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> Posted by Rafe Mazer, Financial Sector Specialist, CGAP
CGAP recently launched a Mystery Shopping Technical Guide, based on our experiences sending lower-income consumers to seek financial products in markets as diverse as Ghana, Kenya, Malaysia, Mexico, Peru, and the Philippines.
The method of training actual consumers to conduct mystery shopping has proven helpful to understand the challenges they face in achieving financial access and receiving quality product advice. In several markets we found that sales staff often restrict information on fees and charges and do not provide consumers with the lowest cost product option that matches their needs. For example, in Mexico and Peru we saw sales staff who neglected to offer low-fee savings products available at their institution, while in Ghana sales staff never mentioned the APR of a loan, as they are required by law to do. In Malaysia, insurance sales staff did not use the mandatory Customer Fact Find Form which helps assess customers’ needs and product suitability.
These findings are not surprising to those who study client protection and financial advice, and studies in markets such as the U.S. and India have found similar issues with sales staff. All of this raises a fairly important question of “Can we fix financial advice from frontline bank staff?” Or is the incentive to mis-sell too great and monitoring a sufficient number of individual sales practices too burdensome? This is a discussion I have had with regulators. How do you use policy to drive behavior change in a market? The short answer is that it’s not easy; the long answer is that behaviorally-informed policies, product regulation, and market monitoring tools can help.
But what about the committed leadership of organizations that have signed on to the Smart Campaign (which include providers we have visited during these mystery shopping exercises)? If mystery shopping shows that sales staff do not always keep the customer’s best interests in mind, can we fix this with provider or industry-level changes in sales practices or perhaps through sales staff training? I would like to take advantage of this forum to hear from providers who have implemented policies to fix sales staff misconduct so we can start to document good practices for monitoring sales staff behavior. To help kick things off, here are a few ideas from my side, based on our mystery shopping work:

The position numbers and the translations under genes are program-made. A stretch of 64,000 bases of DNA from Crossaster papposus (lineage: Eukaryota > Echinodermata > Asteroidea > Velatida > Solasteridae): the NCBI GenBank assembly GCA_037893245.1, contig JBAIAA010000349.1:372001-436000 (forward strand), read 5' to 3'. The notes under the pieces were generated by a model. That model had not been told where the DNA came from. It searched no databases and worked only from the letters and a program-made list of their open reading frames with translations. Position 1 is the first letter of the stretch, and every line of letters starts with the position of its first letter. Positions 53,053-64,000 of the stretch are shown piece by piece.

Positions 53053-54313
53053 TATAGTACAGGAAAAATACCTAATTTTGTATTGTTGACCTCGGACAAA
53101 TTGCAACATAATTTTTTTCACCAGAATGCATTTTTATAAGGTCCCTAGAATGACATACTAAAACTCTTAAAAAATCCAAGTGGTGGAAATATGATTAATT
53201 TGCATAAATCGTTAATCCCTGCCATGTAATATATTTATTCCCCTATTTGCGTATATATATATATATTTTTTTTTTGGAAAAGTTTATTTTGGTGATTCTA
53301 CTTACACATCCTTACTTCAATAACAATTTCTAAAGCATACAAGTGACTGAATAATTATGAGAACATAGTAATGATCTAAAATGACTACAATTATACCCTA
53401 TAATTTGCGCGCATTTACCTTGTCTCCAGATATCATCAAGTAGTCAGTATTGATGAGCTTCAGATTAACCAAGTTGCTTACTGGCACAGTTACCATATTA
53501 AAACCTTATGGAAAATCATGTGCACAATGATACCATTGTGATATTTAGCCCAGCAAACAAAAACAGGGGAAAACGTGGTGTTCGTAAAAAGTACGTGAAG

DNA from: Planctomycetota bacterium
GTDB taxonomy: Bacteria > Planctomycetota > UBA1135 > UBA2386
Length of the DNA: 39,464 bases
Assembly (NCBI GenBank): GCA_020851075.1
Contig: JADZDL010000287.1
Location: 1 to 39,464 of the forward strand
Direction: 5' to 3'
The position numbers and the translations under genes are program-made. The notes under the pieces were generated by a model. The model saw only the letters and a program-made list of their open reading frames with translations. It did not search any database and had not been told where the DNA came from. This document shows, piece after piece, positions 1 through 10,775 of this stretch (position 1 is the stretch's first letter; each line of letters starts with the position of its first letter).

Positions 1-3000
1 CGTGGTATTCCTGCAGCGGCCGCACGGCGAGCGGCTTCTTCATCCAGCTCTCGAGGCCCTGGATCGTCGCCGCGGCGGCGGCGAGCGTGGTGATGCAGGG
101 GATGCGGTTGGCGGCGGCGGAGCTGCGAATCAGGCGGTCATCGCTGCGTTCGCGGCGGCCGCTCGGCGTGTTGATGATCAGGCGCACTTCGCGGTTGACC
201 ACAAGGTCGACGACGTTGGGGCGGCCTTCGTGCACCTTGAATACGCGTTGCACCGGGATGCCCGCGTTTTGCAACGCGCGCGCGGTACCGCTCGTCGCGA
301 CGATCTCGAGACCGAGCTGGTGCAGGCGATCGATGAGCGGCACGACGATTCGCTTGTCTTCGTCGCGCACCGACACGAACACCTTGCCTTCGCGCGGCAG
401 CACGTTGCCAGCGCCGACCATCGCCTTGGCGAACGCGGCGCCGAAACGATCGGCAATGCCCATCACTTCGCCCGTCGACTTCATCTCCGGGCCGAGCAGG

> Posted by Center Staff
Good afternoon! Freshly published is this week’s Financial Inclusion 2020 News Feed, sharing the big news in banking the unbanked. Among its stories are a new partnership between MetLife Foundation and Opportunity International to expand financing and skills training in rural China, the launch of a World Food Programme initiative that integrates climate risk reduction with financial services, and the release of the first annual Consumer Banking PACE Index, which gauges bank performance to consumer expectations. Here are a few more details:
- MetLife Foundation and Opportunity International have embarked on a three-year partnership to support thousands of small businesses in rural China with financial services and business development training via banks, mobile vans, and rural service centers.
- The World Food Programme launched the R4 Rural Resilience Initiative, which helps smallholder famers in Zambia navigate environmental demands using index-based agricultural insurance, improved natural resource management, credit, savings, and productive safety nets.